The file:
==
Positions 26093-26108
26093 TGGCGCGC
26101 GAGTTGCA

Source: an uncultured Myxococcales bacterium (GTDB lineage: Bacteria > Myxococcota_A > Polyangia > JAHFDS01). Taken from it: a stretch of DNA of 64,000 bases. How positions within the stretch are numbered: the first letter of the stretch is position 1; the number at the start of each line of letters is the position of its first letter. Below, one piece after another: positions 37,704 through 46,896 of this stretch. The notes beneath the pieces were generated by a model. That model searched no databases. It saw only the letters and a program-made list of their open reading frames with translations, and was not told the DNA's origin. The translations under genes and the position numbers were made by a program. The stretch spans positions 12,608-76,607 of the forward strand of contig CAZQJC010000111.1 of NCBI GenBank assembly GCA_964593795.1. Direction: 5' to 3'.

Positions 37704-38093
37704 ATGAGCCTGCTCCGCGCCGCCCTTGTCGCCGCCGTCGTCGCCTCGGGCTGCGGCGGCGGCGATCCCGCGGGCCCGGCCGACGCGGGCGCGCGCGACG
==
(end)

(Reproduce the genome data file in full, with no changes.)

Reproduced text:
Positions 26093-26108
26093 TGGCGCGC
26101 GAGTTGCA

Source: an uncultured Myxococcales bacterium (GTDB lineage: Bacteria > Myxococcota_A > Polyangia > JAHFDS01). Taken from it: a stretch of DNA of 64,000 bases. How positions within the stretch are numbered: the first letter of the stretch is position 1; the number at the start of each line of letters is the position of its first letter. Below, one piece after another: positions 37,704 through 46,896 of this stretch. The notes beneath the pieces were generated by a model. That model searched no databases. It saw only the letters and a program-made list of their open reading frames with translations, and was not told the DNA's origin. The translations under genes and the position numbers were made by a program. The stretch spans positions 12,608-76,607 of the forward strand of contig CAZQJC010000111.1 of NCBI GenBank assembly GCA_964593795.1. Direction: 5' to 3'.

Positions 37704-38093
37704 ATGAGCCTGCTCCGCGCCGCCCTTGTCGCCGCCGTCGTCGCCTCGGGCTGCGGCGGCGGCGATCCCGCGGGCCCGGCCGACGCGGGCGCGCGCGACG